In this series of posts, we looked at various embodiments of multiplicative structure. Each involves ideas about multiplication. How are these ideas learned?
From reading this blog, you will have gathered that I mean the question “how is an idea learned?” in a particular way. I don’t mean how did the teacher tell them, and did they remember. I also don’t mean if they can apply the rule, or recite the rule. I mean something more along the following lines: if you observe them work on problems in the right problem domain, what ideas does their work reflect, and how do these ideas grow and develop over time? Is there a process by which a person gives up an old idea, an old way of thinking about something, and try out a new idea and how do they deal with the dislocation of it? Is there a sequence, a logic, by which these ideas become their own? Do they trust their ideas, and do they have a sense of the situations in which these ideas apply?
In that context, for example, I regard it as significant That I encounter lots of kids who don’t seem to have a strong and stable sense of what multiplication is but who are completely solid and resourceful in their idea of “double”. In other words, if it is common for kids to have a strong understanding of what “double” means and at the same time have a weak understanding of what multiplication is, then I think it useful to look at the notion of “double” as a building stone or as a predecessor idea for multiplication – not just in the sequence in which a modern child learns it, but perhaps “double” is a precursor for the very idea of multiplication in a historical sense as well.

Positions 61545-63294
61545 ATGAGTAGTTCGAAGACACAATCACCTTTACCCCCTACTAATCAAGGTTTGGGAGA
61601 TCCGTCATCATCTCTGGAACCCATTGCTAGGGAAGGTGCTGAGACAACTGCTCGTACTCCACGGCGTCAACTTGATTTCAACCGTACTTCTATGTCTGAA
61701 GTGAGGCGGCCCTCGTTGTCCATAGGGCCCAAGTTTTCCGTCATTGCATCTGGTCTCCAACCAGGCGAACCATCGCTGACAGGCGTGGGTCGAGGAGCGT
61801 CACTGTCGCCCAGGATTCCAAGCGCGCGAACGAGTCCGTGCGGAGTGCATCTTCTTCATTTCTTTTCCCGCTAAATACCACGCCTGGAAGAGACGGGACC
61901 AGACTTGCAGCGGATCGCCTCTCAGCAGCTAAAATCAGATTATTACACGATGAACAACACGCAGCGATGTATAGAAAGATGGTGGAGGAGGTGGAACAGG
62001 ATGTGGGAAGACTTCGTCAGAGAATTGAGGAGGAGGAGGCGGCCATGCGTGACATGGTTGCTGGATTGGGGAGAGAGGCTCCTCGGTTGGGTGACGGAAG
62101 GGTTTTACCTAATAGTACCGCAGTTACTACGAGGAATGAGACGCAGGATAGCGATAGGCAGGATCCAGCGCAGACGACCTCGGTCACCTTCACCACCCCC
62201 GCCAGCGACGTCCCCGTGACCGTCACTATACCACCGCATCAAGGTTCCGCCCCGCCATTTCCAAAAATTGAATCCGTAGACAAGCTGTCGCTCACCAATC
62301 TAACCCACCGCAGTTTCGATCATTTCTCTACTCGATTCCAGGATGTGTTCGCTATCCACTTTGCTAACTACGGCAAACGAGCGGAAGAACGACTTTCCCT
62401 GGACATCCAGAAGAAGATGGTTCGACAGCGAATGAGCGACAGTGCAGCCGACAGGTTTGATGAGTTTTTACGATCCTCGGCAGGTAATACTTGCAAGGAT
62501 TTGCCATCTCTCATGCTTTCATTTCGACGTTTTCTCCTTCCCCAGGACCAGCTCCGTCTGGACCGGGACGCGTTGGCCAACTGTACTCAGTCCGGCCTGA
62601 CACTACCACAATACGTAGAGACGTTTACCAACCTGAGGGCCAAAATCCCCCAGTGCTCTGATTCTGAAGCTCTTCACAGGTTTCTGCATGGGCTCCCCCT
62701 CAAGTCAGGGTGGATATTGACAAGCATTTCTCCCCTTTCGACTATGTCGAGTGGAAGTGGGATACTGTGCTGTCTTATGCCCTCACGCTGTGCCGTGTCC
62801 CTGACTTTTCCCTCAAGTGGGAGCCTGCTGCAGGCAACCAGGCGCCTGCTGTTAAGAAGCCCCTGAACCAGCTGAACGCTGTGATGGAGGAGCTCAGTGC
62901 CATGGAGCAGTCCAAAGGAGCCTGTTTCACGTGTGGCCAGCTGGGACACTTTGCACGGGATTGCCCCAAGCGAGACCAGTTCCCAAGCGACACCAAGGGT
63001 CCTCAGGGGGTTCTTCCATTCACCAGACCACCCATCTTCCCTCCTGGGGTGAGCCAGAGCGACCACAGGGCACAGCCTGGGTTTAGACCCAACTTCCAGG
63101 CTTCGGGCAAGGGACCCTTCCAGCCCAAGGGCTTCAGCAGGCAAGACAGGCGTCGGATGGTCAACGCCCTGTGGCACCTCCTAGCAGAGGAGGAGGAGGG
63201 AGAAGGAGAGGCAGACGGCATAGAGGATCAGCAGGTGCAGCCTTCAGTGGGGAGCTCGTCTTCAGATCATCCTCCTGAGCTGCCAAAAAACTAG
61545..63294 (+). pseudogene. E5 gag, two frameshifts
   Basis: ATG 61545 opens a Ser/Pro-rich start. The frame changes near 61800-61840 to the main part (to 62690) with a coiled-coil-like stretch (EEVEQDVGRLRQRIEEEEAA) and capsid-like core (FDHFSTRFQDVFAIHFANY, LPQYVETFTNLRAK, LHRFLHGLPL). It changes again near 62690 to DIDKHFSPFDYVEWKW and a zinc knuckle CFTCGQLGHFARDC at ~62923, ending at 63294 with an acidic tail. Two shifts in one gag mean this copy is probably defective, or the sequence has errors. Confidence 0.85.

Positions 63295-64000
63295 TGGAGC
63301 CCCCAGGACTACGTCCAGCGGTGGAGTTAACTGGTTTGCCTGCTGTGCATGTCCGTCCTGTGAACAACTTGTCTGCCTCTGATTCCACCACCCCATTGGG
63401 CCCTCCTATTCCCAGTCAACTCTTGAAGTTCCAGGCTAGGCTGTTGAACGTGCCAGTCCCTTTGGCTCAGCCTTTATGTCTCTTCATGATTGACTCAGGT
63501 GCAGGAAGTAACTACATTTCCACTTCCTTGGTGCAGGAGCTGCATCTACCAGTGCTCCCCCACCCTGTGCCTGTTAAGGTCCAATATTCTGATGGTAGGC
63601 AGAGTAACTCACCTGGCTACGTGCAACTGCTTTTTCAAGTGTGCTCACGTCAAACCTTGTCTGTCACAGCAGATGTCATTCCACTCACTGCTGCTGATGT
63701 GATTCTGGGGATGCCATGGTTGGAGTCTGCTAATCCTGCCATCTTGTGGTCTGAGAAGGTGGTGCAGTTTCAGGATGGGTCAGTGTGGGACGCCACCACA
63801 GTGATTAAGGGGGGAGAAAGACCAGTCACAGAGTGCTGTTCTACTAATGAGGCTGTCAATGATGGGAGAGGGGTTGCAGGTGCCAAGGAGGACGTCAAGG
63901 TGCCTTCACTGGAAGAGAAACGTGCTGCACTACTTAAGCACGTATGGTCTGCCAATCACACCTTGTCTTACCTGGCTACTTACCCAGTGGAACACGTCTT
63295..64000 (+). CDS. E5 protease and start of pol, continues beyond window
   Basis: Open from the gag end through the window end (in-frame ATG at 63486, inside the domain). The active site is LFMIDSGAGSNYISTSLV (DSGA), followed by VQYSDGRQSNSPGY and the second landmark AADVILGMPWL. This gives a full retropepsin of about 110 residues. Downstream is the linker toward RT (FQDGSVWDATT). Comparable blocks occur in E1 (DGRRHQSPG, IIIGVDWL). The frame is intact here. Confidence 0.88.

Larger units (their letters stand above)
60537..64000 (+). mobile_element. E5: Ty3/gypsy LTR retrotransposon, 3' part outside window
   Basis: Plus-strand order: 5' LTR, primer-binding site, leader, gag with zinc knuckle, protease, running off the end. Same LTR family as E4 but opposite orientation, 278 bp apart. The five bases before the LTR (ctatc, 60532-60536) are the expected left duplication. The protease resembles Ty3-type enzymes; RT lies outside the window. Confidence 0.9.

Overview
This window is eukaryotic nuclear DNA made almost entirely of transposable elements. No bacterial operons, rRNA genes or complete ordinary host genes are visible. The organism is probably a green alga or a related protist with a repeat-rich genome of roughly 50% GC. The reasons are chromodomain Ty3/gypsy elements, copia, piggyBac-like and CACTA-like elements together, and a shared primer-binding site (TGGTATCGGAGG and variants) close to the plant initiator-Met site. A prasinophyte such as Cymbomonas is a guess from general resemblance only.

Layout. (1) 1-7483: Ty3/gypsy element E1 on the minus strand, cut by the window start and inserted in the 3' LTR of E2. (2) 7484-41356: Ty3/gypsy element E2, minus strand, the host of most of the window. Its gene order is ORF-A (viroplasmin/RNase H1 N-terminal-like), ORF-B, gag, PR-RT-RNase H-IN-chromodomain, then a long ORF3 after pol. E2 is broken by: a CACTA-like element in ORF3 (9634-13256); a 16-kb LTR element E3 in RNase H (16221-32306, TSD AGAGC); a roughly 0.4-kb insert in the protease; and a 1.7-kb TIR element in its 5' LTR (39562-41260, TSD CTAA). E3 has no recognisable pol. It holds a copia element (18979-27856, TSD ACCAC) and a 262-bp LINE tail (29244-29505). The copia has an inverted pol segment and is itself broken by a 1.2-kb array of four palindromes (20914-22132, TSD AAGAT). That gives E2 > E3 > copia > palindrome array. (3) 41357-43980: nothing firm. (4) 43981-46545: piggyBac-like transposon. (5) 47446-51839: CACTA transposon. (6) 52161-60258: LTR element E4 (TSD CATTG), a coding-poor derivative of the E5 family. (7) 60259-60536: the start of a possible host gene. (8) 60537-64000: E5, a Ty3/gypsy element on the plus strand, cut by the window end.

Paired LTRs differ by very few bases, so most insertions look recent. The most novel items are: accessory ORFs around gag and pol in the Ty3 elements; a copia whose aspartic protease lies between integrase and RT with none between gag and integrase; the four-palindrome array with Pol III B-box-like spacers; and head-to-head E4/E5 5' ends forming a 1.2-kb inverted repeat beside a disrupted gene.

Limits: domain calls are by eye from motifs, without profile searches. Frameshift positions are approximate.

So let’s look at the child’s idea of “double”. Though you and I know that “double” is related to multiplication, that in fact “double” is multiplication by two, the idea of “double” – if it precedes the idea of multiplication – is not based on that. Quite the contrary. We’re looking at “double” even as a precursor to “triple”, at least we won’t presume that a child who has the idea of “double’ is necessarily also fluent in the idea of “triple” or sees complete parallels between the two.
“Double” may be an action, or it may be a relationship. “Can you make me a pile of blocks that has double the number of blocks in this pile?” would be an example of an action; looking at a stack of papers and contemplating the relationship between the number of sheets in the stack and the number of sides (pages) in the stack would be an example of a relationship. There are lots of examples of that precise kind of relationship: the number of faces and the number of cheeks; the number of bunnies and the number of ears; the number of kids and the number of thumbs. Similar ones would be: the number of dimes and the number of nickels worth the same amount; the number of wheels you’d need to make bicycles from a given number of bicycle frames.